My Niece - Toni enjoyed being pushed around in her pushchair and playing in the ball pool! I'm sure she'll appreciate it more when she's older.
Me - I enjoyed learning about the history of the mines in Ashington and seeing my granddads photograph.
If you are in the area and/or are interested in the history of mining, you should take a look here, and I'm sure yee'll hev a really canny day oot!
~ Opening Times ~
Wednesday - Sunday (and Bank Holidays but not Christmas Day)
April to October: 10am - 5pm
November to March: 10am - 4pm
~ Advantages ~
* Free Admission
*History of the local mines
*Enjoyable day out
*Get an insight into what it was like working down the mines
*Disabled Access and parking
~ Disadvantages ~
*Difficult to get to by foot (especially after it's been raining)
*Parking costs £2
*Car park is poor (made of stones)
*Lights on Pulley Wheels look like UFO's
If you made it this far - Thank you for reading! xx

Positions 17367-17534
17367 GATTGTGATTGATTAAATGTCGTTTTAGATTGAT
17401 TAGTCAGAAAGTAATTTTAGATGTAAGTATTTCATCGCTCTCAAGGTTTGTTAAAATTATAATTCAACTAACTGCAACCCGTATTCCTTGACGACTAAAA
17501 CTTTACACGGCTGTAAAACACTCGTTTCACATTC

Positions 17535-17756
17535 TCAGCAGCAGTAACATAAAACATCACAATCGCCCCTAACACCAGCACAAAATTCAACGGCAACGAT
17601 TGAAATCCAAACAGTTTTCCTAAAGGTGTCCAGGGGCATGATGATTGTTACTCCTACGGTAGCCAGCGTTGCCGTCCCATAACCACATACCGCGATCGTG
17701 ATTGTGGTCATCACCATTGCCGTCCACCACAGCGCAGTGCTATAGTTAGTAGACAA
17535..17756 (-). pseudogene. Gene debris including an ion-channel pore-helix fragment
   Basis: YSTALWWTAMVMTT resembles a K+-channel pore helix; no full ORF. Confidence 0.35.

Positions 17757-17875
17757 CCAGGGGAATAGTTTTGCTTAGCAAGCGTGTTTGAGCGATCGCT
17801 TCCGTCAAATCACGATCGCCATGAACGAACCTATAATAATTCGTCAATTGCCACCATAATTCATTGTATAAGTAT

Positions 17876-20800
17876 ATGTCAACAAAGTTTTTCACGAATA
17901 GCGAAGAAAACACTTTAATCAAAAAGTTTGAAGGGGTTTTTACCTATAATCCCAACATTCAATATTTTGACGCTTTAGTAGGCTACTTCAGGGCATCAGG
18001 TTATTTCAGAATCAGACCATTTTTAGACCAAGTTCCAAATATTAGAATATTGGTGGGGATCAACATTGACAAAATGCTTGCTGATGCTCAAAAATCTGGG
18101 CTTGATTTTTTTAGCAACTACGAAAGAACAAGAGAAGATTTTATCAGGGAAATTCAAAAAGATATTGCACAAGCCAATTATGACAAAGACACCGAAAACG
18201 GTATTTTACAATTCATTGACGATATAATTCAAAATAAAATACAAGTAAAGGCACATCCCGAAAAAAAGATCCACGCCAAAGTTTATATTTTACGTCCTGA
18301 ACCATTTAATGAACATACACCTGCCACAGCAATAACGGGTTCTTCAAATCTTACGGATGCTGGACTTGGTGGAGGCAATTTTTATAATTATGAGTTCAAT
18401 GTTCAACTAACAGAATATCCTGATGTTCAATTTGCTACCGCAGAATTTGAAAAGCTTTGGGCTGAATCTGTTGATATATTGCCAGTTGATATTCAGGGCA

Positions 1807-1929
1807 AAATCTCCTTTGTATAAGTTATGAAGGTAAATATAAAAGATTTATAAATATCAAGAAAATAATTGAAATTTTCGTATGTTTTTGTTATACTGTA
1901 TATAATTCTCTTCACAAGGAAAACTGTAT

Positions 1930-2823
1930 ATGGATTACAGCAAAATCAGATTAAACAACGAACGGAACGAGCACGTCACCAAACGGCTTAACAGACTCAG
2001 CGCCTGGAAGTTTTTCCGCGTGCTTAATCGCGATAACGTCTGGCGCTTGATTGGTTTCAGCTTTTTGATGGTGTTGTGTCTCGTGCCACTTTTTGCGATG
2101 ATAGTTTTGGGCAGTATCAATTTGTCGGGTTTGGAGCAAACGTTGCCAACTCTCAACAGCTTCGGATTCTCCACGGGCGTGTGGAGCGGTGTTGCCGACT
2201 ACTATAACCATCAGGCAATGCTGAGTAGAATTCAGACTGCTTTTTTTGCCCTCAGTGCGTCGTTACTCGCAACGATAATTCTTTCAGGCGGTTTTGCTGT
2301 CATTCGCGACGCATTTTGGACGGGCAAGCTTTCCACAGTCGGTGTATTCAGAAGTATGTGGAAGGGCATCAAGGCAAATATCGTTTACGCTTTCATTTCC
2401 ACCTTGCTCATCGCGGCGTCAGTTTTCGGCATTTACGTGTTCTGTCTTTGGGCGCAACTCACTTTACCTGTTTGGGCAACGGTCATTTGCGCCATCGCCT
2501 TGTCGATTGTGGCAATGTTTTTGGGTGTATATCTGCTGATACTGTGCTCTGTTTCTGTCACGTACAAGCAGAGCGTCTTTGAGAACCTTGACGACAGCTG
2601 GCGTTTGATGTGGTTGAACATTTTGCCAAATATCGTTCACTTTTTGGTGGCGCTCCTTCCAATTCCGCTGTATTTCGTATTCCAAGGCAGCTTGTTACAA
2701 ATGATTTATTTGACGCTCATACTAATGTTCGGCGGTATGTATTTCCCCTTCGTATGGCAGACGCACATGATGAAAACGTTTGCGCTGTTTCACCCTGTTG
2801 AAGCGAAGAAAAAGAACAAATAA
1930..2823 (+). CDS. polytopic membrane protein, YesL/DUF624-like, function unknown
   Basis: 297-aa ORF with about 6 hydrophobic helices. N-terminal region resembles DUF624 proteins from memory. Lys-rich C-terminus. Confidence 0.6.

Ashington, The Largest Pit Village in the World. For many years this was the proud boast of this North East community. This is the place where you could shout down a mine, and a world-class footballer would emerge. Who has not heard of Jack and Bobbie Charlton? Ask any Newcastle United supporter who was the best player they ever had, and the vast majority of the older supporters will answer with one voice. Jackie Milburn from Ashington. He led the toon on their unstoppable crusade in the early 1950s and his statue now takes pride of place outside the Newcastle United ground at St. James Park and in the centre of Ashington shopping centre. Within a radius of 5 miles from the centre of Ashington, there used to be 30 collieries or pits. Ashington was the largest, employing nearly 4,000 men in the years following the Second World War. As the seams became unworkable, this number was reduced, and with the advance of modern opencast procedures, we are today left with only one pit at Ellington. This is hanging on by its fingertips and will probably follow the rest into glorious oblivion in the near future. What then of the proud tradition of the mining community? Where will it be possible to see the conditions under which the men, boys and even women toiled in the good old bad old days. As a rule, the remains of the collieries and pits are nowhere to be found as the land was immediately reclaimed for other purposes, indeed in the latter years it was almost with indecent haste that the shafts were filled and the headgear removed for scrap. It was as if the authorities were ashamed of what they had asked men to do and wanted all evidence removed from the face of the earth. There was however one exception. In 1984 a small colliery near Ashington called Woodhorn, brought its last load of miners to the surface and the place was prepared for demolition. The silent headgear was a reminder of past glories, or possibly a gravestone to the tho